Diane Abbott MP is the most popular London mayoral candidate among Labour supporters, according to a YouGov poll. Photo: Getty
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Poll reveals Diane Abbott MP as Labour voters’ favourite for London mayoral candidate

What does the surge in popularity for Hackney's MP tell us about Labour voters' hopes for the London mayoralty?

The Evening Standard is reporting a YouGov poll that shows Diane Abbott, Labour MP for Hackney North and Stoke Newington, to be the favourite contender for London Mayor in 2016 among the party’s supporters.

Dame Tessa Jowell, the veteran Labour frontbencher and MP for Dulwich and West Norwood, has so far been the favourite among those who say they intend to vote Labour in the 2015 general election, so this is a significant development for those jostling to be Labour’s mayoral candidate in 2016.

The survey found that 17 per cent of Labour supporters would back Abbott, whereas 14 per cent would go for Jowell, the first time the latter – who served as Olympics minister – has been overtaken in this kind of poll. However, she is still the favourite among general voters: 11 per cent compared to Abbott’s nine per cent.

But what chance does Abbott have?

The way that Labour’s mayoral candidate will be chosen is through a closed primary in 2015, where party members and people who register as a party supporter and pay a small fee can take part in the vote. This differs from their old system, which gave trade unions 50 per cent of the vote. It is also a different system to that which then-shadow defence secretary Jim Murphy proposed, in which any Londoner could have voted.

This means whoever is up in ordinary Labour voters’ estimation at the time is most likely to be chosen, rather than the parliamentary party having a great deal of influence. So, in theory, political manoeuvring among candidates matters less than pounding the pavements.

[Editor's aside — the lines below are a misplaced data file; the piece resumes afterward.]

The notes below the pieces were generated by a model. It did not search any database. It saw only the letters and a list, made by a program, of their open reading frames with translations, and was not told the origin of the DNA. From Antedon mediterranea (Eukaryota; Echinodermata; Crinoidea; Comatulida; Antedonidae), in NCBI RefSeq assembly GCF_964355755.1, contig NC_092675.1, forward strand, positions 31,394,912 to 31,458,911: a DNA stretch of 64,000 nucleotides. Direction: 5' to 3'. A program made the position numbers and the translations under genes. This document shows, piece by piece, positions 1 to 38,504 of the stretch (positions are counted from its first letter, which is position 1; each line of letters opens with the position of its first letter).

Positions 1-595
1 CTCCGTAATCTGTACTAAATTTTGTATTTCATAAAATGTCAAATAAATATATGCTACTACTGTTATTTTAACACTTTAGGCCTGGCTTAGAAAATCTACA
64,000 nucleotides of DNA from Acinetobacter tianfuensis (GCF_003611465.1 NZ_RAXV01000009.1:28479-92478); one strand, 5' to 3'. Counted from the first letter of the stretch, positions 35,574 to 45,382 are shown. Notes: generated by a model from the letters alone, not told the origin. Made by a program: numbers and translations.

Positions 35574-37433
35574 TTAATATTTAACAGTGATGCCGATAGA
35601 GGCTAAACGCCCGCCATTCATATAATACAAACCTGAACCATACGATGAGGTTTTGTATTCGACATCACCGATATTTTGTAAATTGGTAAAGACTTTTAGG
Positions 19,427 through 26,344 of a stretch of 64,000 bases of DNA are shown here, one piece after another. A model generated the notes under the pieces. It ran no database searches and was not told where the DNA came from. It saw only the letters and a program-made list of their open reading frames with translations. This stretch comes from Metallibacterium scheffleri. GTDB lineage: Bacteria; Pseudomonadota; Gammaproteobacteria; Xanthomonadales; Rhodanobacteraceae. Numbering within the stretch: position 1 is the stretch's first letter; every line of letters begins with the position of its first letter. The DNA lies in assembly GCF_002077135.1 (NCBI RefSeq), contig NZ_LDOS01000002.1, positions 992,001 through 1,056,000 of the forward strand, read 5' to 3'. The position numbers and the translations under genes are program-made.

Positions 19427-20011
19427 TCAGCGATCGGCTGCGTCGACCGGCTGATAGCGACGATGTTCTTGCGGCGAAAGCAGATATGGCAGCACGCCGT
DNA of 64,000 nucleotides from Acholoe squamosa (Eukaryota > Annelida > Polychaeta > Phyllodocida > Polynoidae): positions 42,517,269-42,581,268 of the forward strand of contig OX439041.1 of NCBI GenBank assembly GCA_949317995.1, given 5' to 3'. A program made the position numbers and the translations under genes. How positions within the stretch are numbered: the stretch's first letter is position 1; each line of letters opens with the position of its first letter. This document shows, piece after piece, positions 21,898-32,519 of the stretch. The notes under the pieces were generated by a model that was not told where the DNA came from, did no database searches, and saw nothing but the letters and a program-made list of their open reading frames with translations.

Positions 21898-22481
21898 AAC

Around Westminster, I’ve heard Abbott criticised by both sides of the House. She was given a lot of stick when running for the Labour leadership in 2010. Lazy is a slight that is often thrown her way (I remember a fellow political journalist telling me they once went to interview her at her house and she emerged blearily in a nighty). By party loyalists she’s often felt to be too divisive and disloyal, approaching politics from quite a hardline leftwing perspective, and Tories can be derisive about her.

One Labour staffer who works on London issues tells me, "I can't imagine Diane Abbott doing that well amongst the PLP, especially considering some of the candidates she is apparently going up against. Personally, I must say the thought of her in charge of London and a multi-billion pound budget to boot is a truly terrifying prospect."

However, the fact that support for Abbott appears to have risen above that of more established candidates such as Jowell and serial frontbencher and current shadow justice secretary Sadiq Khan tells us what Labour voters want from their version of Boris. Someone who hasn’t been tainted by too many years on the frontbenches, and therefore speaks plainly and is not afraid to be outspoken against their party.

This is reinforced by Tottenham MP David Lammy, a figure in the Labour Party of a similar ilk to Abbott (though with different politics), being third most popular in the poll. It’s not so much about political leaning; it’s about supporting an outsider who’s more comfortable in their London constituency than around the shadow cabinet table.

Anoosh Chakelian is deputy web editor at the New Statesman.

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Sarah Champion wants to un-resign and join Jeremy Corbyn's shadow cabinet again

The MP is understood to have emailed asking for her job back. 

Sarah Champion, MP for Rotherham, is to rejoin the shadow cabinet less than a month after her dramatic resignation. 

On 28 June, in the aftermath of Brexit, she tweeted: "I have just stepped down from my shadow minister job, but not my responsibilities to my constituents, party or victims of abuse."

Now, she has reportedly emailed Jeremy Corbyn's team to request an un-resignation from her position as shadow minister for preventing abuse. 

According to the Guido Fawkes blog, she wrote: "I would like to formally retract my resignation and ask to be reinstated to my role as Shadow Home Office minister for preventing abuse and domestic violence with immediate effect."

Unsurprisingly, perhaps, given their staffing issues on the shadow cabinet, the Corbyn team is understood to be welcoming her back. 

Shadow chancellor John McDonnell has repeatedly urged ex-shadow cabinet MPs to come back. On 1 July he said: "Wouldn't it be better if people came back and worked with us?"

And on Sunday, he alarmed weekend TV viewers by turning straight to camera and telling the nation: "We've got to stop this now."